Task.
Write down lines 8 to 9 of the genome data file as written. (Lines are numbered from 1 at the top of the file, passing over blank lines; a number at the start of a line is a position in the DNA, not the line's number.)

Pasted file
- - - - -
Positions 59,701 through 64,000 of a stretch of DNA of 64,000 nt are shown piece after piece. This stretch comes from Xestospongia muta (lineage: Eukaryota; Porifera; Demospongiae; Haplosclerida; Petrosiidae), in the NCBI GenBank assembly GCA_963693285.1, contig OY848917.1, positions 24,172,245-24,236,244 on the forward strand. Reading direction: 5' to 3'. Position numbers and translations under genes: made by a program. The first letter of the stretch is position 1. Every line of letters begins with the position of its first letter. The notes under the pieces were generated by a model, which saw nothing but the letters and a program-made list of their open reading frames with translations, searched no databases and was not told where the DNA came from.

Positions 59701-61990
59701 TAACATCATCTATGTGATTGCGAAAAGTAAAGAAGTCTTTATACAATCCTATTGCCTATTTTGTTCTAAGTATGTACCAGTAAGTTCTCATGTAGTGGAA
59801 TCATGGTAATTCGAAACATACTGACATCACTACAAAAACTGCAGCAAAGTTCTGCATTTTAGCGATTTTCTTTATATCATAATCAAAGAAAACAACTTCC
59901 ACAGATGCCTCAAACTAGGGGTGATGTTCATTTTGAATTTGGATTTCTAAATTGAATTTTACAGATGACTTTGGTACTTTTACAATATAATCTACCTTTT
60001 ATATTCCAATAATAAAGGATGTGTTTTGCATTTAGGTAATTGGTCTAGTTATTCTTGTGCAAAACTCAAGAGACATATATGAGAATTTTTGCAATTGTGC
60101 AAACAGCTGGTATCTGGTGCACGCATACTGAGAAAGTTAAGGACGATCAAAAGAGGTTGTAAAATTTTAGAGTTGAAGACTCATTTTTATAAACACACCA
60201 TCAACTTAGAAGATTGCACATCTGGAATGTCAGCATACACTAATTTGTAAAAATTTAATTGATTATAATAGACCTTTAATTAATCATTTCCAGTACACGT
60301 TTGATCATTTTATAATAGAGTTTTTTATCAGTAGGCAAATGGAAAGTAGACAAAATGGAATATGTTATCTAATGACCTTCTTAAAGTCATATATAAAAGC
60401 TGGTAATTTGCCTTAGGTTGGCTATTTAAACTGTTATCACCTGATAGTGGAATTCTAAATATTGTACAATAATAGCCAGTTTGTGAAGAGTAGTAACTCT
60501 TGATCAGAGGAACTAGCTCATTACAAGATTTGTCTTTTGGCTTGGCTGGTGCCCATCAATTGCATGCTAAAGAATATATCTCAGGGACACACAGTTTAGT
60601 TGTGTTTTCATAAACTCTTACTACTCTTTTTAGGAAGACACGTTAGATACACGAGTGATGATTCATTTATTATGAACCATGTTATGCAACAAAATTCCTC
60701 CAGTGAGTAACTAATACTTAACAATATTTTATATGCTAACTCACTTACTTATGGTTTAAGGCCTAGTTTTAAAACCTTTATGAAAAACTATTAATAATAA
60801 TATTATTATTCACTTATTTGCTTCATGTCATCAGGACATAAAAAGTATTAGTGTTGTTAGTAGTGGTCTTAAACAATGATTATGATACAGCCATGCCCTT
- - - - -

60201 TCAACTTAGAAGATTGCACATCTGGAATGTCAGCATACACTAATTTGTAAAAATTTAATTGATTATAATAGACCTTTAATTAATCATTTCCAGTACACGT
60301 TTGATCATTTTATAATAGAGTTTTTTATCAGTAGGCAAATGGAAAGTAGACAAAATGGAATATGTTATCTAATGACCTTCTTAAAGTCATATATAAAAGC